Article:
Lida Citroen has over 20 years of experience in the reputation management field, and has just written a book about how you can manage your online reputation. (You should buy it here!)
How did you get started in the reputation management field?
Throughout my career in marketing and communications, the piece of the puzzle I was always most interested in was the reputation and how reputation management created opportunity.
I began my professional career in Los Angeles, first in the entertainment field, then working in on Public Relations team for Max Factor cosmetics, an icon in the entertainment/consumer products industry. The company leveraged its rich legacy, history and reputation to extend the brand to new markets, to build customer loyalty and to create visibility in the marketplace. This was great work!
Throughout the next 15 or so years, I had the good fortune of working with leading companies, non-profits and executives on brand development and marketing. In each case, the reputation was protected and promoted very carefully and intentionally. This began my passion and curiosity with reputation management as a career.
Reputation management: Why is it so important?
We’ve all heard that “your reputation precedes you.” Well, that can be good or bad. If I perceive someone as arrogant and difficult to work with, I’m less likely to offer them an opportunity to be on a critical project. Likewise, if I perceive you to be an expert in your field, who brings integrity and collaboration to your work, I might seek you out amongst your competitors… and even pay you more!
Your reputation is your most critical and valued asset. It is the sum of how your beliefs, values and goals are exhibited through your behavior. That behavior creates perception within your target audience. Their perception of you (how they feel about you) determines whether they assign you opportunity or not.
What have you personally done to manage your reputation?
First, I’m very intentional about my reputation. I carefully evaluate all the ways my behavior creates perception — from the way I dress, to my tone of voice, body language and posturing in business and the community. I am human, so of course I make mistakes, but I approach relationships, positioning, messaging and my personal brand marketing with intention and thought as opposed to leaving it all to chance.
Second, I clearly articulate my values. I let my target audience know what is important to me. For instance, I tell people that serving the community is part of my value set. I believe in giving back and paying it forward. Then, I act in ways that demonstrate my commitment to those values. In this case, I donate my time to help returning military veterans develop their personal brands to become more marketable in the corporate arena. This is how I build credibility for this aspect of my reputation: I walk the talk.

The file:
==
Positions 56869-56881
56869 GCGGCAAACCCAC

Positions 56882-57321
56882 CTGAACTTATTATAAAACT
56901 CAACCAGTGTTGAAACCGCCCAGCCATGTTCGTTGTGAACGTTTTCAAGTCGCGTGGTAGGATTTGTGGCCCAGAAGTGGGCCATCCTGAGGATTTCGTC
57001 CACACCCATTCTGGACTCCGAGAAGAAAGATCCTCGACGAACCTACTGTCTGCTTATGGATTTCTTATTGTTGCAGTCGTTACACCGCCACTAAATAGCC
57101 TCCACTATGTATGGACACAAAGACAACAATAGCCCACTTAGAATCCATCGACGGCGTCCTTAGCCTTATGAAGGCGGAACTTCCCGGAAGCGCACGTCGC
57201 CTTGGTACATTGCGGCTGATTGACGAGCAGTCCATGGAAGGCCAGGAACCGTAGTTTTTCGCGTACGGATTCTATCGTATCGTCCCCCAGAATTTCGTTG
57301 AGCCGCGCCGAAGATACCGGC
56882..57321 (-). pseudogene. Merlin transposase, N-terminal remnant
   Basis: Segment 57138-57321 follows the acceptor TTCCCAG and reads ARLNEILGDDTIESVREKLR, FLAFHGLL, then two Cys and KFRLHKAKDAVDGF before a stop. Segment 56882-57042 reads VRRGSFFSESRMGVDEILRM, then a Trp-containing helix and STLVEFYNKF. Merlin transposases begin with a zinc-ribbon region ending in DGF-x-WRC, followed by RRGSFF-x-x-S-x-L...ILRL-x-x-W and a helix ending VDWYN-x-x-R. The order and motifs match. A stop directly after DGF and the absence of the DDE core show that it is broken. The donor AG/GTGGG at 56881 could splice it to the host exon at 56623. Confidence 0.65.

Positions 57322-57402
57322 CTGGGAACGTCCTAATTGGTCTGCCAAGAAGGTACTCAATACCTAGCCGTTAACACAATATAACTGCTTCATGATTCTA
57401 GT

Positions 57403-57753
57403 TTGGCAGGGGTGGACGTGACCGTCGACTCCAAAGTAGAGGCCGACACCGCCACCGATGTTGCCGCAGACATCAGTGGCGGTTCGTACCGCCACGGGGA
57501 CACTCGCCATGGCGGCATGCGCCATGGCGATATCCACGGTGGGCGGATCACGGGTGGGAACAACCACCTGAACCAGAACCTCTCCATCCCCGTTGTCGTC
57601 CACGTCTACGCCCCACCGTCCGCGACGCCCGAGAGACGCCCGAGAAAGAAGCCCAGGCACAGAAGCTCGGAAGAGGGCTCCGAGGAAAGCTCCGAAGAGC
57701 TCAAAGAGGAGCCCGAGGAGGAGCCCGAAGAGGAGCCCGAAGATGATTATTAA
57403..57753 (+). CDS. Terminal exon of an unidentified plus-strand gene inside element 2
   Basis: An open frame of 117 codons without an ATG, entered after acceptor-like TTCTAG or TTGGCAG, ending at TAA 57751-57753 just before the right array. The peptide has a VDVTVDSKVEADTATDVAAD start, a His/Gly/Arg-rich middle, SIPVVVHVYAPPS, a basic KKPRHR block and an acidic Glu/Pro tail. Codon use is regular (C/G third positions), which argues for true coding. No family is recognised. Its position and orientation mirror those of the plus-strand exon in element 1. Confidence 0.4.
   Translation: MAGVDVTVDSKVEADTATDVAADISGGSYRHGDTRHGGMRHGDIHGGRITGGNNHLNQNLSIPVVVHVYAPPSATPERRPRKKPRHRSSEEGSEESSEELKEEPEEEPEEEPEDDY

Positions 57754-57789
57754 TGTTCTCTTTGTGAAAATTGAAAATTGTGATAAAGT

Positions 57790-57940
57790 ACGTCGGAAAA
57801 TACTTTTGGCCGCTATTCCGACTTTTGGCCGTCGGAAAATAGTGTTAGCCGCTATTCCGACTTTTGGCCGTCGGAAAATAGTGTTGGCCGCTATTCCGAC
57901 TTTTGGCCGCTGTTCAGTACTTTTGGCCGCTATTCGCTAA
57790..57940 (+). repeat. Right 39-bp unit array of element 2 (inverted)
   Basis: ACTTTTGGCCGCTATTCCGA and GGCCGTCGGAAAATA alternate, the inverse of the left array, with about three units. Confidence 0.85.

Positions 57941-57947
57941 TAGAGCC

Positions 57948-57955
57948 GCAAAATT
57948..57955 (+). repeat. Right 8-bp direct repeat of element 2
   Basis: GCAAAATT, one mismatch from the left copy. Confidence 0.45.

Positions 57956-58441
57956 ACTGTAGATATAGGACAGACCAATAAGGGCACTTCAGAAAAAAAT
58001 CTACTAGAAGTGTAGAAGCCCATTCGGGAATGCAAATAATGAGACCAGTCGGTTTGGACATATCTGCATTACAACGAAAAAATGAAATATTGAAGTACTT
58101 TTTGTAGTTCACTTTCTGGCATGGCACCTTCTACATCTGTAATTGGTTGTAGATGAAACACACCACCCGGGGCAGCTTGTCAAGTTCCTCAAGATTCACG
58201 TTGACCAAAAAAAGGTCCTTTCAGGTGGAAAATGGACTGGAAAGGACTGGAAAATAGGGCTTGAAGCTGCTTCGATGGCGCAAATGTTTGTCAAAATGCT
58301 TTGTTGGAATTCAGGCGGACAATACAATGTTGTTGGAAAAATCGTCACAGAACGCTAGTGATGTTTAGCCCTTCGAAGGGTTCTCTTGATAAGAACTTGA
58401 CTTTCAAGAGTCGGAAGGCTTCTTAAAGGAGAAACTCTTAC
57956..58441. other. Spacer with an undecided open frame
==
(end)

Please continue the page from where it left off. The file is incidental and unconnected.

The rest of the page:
In addition, I have created tremendous visibility for myself and my company through generosity (tied closely to my “paying it forward” value). I share content on my blog, in social networking forums, answering questions on LinkedIn, celebrating the success of others on Twitter, etc. I am active online, in an intentional way, and that has enabled me to build my reputation nationally — and internationally! — through consistent tone, messaging and positioning.
What results have you seen from your own efforts?
Aside from the fact that I have garnered numerous paying clients from my efforts, I have seen communities develop around the topic of reputation management, personal branding, empowerment and more. I don’t take credit for all of them, but it is gratifying to know that I sparked much of the dialog around competitive advantage and creating power through personal branding.
Another result I’m seeing comes in the sales of my new book, “Reptuation360: Creating power through personal branding,” (Palisades Publishing, 2011). I have tapped into my social network to help promote and endorse the book and the tremendous volume of sales I’ve seen in just the first couple of months tells me it’s working! On my Facebook fan page, I’ve created dialog and promotion for the book, and the number of new followers keeps growing… on Twitter I’m seeing people talk about the book and the value they’ve derived. All of this is from my leveraging of my reputation to create an online following.
When I run into someone in an airport or online or after a presentation I’ve given and they comment on something they’ve read in my book, on my blog, about me in the media, I know it’s working.
What clients have you done reputation management for?